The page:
Is Your Company Managing Data Across Borders? Here's What You Need To Know


The past 12 months have seen the topic of data privacy hit the headlines and dominate boardroom discussions more than ever before, with GDPR in particular playing a prominent role in how companies handle and manage their customer data. While new legislation is set in stone and available to view in the public domain, it’s clear that the interpretation of this information varies across the board, with companies employing different strategies to ensure they adhere to new regulations. Is your company managing data across borders? Here's what you need to know:

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One of the key issues is that the terminology surrounding data as a whole can be easily misunderstood and ultimately, misconstrued, putting businesses at greater risk of falling foul to the new rules. This article will uncover the subtle differences behind ‘data sovereignty’, ‘data residency’ and ‘data localisation’; common terms for companies that manage data across different borders that have very different meanings but have, incorrectly, begun to be used interchangeably.

Data Sovereignty v Data Residency v Data Localisation

Despite having very different definitions, the search activity surrounding each of these is remarkably similar, suggesting that Google users don’t fully appreciate the differences between each term.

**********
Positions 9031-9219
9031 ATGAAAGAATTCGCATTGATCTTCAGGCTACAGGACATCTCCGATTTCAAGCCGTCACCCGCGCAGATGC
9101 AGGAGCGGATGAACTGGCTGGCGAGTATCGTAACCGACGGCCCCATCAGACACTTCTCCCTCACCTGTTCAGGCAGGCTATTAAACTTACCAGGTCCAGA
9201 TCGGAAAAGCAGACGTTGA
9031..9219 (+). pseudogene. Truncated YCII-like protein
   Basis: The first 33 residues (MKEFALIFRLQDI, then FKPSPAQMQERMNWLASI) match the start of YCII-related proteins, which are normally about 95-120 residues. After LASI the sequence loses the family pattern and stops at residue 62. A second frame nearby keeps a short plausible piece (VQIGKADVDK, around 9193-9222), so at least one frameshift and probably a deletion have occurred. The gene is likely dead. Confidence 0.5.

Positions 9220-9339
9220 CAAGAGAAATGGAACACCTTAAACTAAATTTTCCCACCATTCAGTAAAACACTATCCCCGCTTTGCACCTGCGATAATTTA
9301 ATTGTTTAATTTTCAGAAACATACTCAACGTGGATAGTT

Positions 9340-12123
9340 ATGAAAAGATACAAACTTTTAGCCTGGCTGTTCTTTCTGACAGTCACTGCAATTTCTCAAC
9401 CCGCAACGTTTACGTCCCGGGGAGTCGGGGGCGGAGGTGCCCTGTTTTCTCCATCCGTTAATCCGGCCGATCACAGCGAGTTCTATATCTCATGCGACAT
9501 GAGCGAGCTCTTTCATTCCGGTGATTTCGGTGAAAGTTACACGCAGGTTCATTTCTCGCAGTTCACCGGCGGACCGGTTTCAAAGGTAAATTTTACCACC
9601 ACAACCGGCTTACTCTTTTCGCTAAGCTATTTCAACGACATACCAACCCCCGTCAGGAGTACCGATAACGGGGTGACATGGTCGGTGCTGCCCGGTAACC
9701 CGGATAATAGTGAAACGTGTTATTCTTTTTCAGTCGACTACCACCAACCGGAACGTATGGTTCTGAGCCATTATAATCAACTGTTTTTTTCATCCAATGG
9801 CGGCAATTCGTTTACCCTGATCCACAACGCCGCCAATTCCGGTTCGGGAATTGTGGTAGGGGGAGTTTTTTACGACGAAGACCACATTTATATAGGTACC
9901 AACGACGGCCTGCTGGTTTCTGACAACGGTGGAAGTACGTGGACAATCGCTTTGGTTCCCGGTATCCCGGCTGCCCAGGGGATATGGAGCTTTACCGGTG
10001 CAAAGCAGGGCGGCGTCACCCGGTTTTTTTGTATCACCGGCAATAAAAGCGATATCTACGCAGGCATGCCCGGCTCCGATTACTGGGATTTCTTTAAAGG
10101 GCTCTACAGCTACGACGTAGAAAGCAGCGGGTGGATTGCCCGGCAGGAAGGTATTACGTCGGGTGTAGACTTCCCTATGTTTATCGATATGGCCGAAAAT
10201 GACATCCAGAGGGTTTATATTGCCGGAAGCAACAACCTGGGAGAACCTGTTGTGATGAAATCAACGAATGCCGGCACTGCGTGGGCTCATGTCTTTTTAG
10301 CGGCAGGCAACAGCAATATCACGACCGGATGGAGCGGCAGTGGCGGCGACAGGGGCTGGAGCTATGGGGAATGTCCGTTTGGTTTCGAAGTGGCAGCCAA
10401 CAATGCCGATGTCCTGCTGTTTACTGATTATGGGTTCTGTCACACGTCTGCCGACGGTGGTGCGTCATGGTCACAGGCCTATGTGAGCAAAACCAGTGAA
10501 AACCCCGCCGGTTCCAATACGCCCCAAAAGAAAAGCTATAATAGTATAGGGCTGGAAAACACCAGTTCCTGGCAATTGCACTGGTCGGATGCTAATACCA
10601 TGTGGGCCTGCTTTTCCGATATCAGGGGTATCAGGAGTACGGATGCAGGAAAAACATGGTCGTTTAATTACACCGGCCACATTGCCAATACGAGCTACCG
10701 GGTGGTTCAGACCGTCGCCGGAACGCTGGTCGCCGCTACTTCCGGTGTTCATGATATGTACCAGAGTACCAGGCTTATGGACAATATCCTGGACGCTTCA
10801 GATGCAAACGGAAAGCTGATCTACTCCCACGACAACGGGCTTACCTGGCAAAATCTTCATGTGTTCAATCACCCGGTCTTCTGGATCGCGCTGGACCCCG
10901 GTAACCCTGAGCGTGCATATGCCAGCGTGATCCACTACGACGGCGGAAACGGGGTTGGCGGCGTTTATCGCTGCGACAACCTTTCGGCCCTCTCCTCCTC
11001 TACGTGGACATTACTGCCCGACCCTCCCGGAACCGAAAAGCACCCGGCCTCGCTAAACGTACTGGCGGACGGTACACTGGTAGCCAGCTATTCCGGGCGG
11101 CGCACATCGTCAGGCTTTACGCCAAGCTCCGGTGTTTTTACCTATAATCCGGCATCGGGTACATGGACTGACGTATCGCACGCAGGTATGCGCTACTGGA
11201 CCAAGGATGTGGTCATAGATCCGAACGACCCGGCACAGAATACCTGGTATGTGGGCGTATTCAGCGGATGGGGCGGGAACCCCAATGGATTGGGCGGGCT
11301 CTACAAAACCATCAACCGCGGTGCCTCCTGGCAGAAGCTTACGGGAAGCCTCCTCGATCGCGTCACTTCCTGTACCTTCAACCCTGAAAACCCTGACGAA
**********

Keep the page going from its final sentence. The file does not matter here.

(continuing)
Data from Google Trends 

The question is, why do each of these terms exist and what are the differences? Business users and particularly those responsible for a company’s data, must be aware of what these mean and the importance of keeping on top of each one?

How do the terms interrelate?

The three terms all relate to the same core concept: how cross-border data flows impact data privacy. This topic has become increasingly important in recent years due to the rise in data privacy legislation, including but certainly not limited to GDPR, and the requirements that they collectively place on how, where and when data can move from one country to another.

What is data residency?

This is all about location - where a business or industry needs or prefer to store their data. The reasons for the need or preference can be varied. It may be caused by legislative requirements to keep it in certain places, or policy preferences to actively avoid specific legislations. It can often be down to simple comfort, or performance reasons and avoiding latency.  

A common reason for a business’ data residency policy is also a wish to take advantage of a better tax regime. In such instances, a business will often need to prove they are not conducting too great a proportion of core business activities outside that country’s borders – and many jurisdictions consider the processing of data in facilities abroad to be a core business activity, even if the analysts or employees are based within the country’s borders.  

What is data sovereignty?

Data sovereignty goes one step further than data residency. It is the principle that data is subject to the laws of the country in which it is physically stored. This difference is critical as data subjects’ (any person whose personal data is being collected, held or processed) rights vary not just according to their nationality, residence or who their data is processed by, but also according to the country in which their data is physically stored. 

There is also the question of a government’s rights. The ability for a government to access data found within its borders, or to bring legal cases against businesses based on the data within its borders, varies from country to country and government to government.